Mechanisms, not morality, are driving interest rates to zero

“For low rates” is a bit strong, this is more “how low rates.” Show me how to push against this mechanism and I’ll shut up. So, this is my argument, once more:

  1. Saving is buying something durable now to sell in the future [1]
  2. Interest rates are just a way of expressing year by year the difference between current price and future price (plus some financial frictions)
  3. Currently lots of people want to buy durable assets
  4. In the future we don’t expect those durable assets to be worth much more than today
  5. This is the mechanism that drives interest to zero
  6. Only the existence of physical cash prevents interest rates going even lower

Ros Altmann kindly responds to my previous posts on savings, but I’m not sure I fully understand the critique. Ros is in favour of “responsibility, prudence, living for tomorrow as well as today” which are all noble intentions. But they don’t address the fundamental problem described above.

Saving is owning assets and then the liquidation of this position. Sometimes these assets are abstract rights: a state pension is ownership of a stake in the tax collecting power of the state, the liquidation the drawing of regular payments until death. A house is another more concrete example (haha). Depositing money in a bank and expecting it to be safe seriously limits the class of assets which can be owned and sold by the bank. The more people think about mechanism and the less they think about morality and models the better.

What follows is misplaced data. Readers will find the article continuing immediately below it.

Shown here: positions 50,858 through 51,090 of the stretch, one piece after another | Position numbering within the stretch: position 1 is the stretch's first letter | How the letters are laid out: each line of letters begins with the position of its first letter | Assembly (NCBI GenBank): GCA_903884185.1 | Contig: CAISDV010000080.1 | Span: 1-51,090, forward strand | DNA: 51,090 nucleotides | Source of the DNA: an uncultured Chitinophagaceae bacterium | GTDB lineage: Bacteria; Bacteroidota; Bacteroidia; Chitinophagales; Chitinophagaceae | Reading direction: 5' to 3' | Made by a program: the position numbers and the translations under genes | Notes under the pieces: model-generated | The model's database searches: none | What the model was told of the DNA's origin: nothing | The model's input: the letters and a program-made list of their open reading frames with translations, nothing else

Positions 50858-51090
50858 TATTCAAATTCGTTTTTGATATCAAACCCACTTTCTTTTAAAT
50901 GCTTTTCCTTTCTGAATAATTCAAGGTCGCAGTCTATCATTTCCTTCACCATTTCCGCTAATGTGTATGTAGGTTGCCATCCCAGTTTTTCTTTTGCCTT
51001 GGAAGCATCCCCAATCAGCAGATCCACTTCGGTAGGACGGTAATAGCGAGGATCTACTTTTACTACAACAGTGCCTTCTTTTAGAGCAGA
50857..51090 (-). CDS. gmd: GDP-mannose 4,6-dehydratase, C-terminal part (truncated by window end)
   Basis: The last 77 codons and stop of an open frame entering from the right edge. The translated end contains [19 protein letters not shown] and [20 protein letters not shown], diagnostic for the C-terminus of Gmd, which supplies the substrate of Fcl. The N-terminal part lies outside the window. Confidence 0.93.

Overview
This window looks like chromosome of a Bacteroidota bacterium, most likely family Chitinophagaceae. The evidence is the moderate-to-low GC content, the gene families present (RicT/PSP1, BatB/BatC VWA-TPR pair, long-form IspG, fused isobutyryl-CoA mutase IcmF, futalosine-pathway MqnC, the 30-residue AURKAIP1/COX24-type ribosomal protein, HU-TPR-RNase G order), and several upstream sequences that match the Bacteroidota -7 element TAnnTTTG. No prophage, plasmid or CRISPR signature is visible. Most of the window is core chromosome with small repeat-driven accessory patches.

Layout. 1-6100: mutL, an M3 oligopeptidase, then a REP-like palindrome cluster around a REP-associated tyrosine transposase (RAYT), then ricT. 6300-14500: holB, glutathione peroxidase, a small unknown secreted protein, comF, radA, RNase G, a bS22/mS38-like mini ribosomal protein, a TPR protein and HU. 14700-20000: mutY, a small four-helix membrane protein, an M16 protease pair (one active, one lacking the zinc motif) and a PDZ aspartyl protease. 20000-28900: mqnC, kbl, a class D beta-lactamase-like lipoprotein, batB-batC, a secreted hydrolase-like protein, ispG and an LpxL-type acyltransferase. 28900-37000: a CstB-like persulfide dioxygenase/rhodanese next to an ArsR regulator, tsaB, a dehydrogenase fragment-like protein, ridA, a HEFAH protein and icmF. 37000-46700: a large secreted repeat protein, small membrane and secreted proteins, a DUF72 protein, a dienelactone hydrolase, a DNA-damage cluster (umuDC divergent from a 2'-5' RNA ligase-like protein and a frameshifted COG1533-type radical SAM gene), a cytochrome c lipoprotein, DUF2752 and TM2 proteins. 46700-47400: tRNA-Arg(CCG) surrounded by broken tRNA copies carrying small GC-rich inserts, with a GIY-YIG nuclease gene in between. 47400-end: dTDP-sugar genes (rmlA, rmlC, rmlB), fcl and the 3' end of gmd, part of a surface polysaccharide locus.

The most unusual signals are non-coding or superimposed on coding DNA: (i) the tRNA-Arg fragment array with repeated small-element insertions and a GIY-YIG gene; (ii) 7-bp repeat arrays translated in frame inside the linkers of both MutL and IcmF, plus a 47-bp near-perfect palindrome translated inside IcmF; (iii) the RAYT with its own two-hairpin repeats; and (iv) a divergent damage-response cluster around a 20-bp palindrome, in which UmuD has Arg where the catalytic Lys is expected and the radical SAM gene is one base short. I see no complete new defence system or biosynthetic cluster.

Ros concludes “If savers are all doomed and they just start taking risks and lose their savings (as many of them will because they are not equipped to take such risks and actually need their savings to live on) then everyone else is doomed too.” To which I reply, “welcome to the party, my friends and I have been here a while, pass the smartprice crisps.”

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[1] Insert:
a) Putting money in a nice safe bank account is just a way of disintermediating this process to someone else
b) This is a form of financial opacity on behalf of banks to convince you they’re safe custodians of your cash
c) Likewise, the fact savers are lending money to someone to buy something on their behalf to later sell on their behalf is willfully denied by savers
d) All of these subclauses are probably regrettable but necessary
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